What is TMJ?
The Temporomandibular joint, or TMJ, is the jaw joint where our lower jaw meets our skull. This joint includes the surrounding facial tissue and muscles that help in our functioning and moving of the jaw.
The TMJ is a hinge joint that is in front of our ears on both sides of our head. The joint, like our knee, is flexible to a limit and allows the jaw to move up, down, and side to side as we eat, chew, yawn, and talk.
When does the TMJ need to be treated?
There can be many causes of discomfort or disorder of the TMJ, but we typically see problems associated with the muscles or parts of the joint itself. Some causes include:
- Motor vehicle accidents
- Direct hits
- Increased pressure on the joint clenching or grinding of teeth
- Hyperextension of the joint causing dislocation of the cartilage or disc in the joint
- Arthritic changes present in the joint
- Stress from tightening or over exertion of facial muscles
Symptoms, Diagnosis and Treatment
Symptoms start to show up that may be short term or chronic. It appears more often with women than men and usually but not always between 20 and 40 years of age. Commonly, symptoms include feeling tired in the jaw, pain in and around the jaw, neck, or ear when you function, limited opening of your mouth, clicking / popping sounds, and difficulty bringing teeth together to chew. Other symptoms include headaches, earaches, ringing in the ears, and shoulder or neck pain. This may occur on both or one side only. It should be noted that other conditions need to be evaluated such as teeth, sinuses, and arthritis before making a diagnosis.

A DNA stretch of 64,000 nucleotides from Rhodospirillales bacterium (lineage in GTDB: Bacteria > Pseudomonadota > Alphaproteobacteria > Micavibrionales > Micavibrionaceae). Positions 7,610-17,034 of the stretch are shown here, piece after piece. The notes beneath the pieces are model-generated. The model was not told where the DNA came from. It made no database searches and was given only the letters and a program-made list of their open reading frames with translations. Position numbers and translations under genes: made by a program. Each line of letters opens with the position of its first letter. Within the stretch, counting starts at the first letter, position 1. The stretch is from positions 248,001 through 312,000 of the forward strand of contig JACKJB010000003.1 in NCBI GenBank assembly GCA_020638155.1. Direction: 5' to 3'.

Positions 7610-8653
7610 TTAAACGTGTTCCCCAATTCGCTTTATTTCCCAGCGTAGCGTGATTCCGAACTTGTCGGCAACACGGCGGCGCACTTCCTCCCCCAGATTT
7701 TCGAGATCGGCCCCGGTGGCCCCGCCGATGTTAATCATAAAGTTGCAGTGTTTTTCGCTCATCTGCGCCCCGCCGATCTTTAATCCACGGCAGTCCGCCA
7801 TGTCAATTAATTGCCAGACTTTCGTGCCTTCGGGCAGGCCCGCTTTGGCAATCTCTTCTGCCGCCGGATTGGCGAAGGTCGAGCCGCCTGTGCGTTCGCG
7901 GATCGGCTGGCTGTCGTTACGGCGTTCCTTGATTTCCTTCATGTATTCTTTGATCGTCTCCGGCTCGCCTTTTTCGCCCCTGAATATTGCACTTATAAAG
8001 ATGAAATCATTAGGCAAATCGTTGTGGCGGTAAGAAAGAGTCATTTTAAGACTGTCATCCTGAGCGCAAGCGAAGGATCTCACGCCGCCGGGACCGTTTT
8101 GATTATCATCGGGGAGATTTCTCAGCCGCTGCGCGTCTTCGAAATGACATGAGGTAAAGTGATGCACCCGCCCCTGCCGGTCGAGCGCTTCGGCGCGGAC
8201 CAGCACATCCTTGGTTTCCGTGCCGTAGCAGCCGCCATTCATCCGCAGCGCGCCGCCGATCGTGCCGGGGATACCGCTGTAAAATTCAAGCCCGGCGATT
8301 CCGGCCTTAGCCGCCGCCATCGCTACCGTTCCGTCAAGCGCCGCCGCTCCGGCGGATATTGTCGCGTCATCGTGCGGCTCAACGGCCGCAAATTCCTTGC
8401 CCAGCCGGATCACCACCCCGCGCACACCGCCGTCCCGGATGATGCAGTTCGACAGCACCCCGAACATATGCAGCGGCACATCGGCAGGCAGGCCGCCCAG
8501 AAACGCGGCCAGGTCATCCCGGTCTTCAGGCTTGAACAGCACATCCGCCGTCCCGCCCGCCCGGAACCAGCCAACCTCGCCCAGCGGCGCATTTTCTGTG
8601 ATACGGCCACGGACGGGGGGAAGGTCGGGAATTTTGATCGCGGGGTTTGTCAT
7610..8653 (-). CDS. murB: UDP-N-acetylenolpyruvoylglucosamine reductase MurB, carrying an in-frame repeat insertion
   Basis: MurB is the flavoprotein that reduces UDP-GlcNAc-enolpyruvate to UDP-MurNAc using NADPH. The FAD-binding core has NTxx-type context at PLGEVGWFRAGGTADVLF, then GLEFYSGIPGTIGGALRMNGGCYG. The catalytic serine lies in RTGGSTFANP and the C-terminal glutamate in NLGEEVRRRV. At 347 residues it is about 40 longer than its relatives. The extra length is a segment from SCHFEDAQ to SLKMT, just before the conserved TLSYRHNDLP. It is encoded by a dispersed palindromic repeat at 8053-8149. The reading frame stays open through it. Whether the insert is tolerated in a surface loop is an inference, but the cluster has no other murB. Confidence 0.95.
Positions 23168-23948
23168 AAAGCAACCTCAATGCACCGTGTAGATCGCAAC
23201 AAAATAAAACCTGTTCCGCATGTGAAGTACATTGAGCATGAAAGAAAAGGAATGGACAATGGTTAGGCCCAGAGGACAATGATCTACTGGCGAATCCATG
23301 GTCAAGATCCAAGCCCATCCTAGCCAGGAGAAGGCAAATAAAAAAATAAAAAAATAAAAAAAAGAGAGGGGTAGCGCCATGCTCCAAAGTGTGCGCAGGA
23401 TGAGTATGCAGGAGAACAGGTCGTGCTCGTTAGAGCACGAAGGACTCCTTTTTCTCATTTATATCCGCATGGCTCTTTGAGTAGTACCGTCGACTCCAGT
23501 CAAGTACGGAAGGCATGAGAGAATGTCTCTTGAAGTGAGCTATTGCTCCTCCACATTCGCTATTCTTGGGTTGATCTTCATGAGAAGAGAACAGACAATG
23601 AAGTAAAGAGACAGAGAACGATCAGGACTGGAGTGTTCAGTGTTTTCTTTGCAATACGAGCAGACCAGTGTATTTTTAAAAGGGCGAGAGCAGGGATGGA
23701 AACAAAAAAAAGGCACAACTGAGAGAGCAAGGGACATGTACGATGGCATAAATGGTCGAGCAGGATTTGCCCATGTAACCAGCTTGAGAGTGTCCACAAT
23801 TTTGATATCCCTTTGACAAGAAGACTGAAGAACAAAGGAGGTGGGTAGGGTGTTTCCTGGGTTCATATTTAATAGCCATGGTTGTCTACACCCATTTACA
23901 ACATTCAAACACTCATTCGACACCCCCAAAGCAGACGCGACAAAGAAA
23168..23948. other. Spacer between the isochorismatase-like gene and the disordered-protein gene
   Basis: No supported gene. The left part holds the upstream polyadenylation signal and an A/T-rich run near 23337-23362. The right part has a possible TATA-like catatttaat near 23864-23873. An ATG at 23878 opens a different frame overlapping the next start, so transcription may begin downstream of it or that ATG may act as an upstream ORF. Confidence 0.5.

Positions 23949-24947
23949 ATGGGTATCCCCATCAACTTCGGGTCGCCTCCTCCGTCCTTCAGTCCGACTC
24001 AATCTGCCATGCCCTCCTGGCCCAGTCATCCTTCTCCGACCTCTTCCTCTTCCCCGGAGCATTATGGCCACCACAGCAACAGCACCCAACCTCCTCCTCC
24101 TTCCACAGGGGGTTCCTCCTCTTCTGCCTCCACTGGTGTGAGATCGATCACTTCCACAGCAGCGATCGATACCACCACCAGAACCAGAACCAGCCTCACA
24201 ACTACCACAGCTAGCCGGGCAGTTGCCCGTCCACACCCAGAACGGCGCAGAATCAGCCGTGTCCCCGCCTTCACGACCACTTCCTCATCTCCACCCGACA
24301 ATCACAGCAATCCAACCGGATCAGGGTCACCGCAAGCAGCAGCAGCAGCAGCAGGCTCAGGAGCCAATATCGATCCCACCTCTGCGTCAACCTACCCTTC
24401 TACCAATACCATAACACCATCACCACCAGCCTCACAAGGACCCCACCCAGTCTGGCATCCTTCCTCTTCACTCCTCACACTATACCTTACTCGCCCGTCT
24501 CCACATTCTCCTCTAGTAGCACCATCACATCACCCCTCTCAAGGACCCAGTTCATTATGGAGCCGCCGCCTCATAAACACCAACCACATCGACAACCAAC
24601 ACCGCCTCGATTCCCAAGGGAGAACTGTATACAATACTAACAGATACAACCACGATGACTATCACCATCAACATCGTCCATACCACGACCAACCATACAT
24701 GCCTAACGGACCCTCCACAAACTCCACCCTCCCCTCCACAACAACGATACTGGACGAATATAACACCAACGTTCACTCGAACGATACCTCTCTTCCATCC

A complete exam and history in conjunction with radiographs may be used to help in the diagnosis.
Treatment involves basic options and surgery, with surgery being a last resort. Basic/ conservative treatment involves palliative care with limiting activity, moist heat, medications, and splint therapy that is designed specifically for you. It should be noted that continued and ongoing treatment of the TMJ may be required.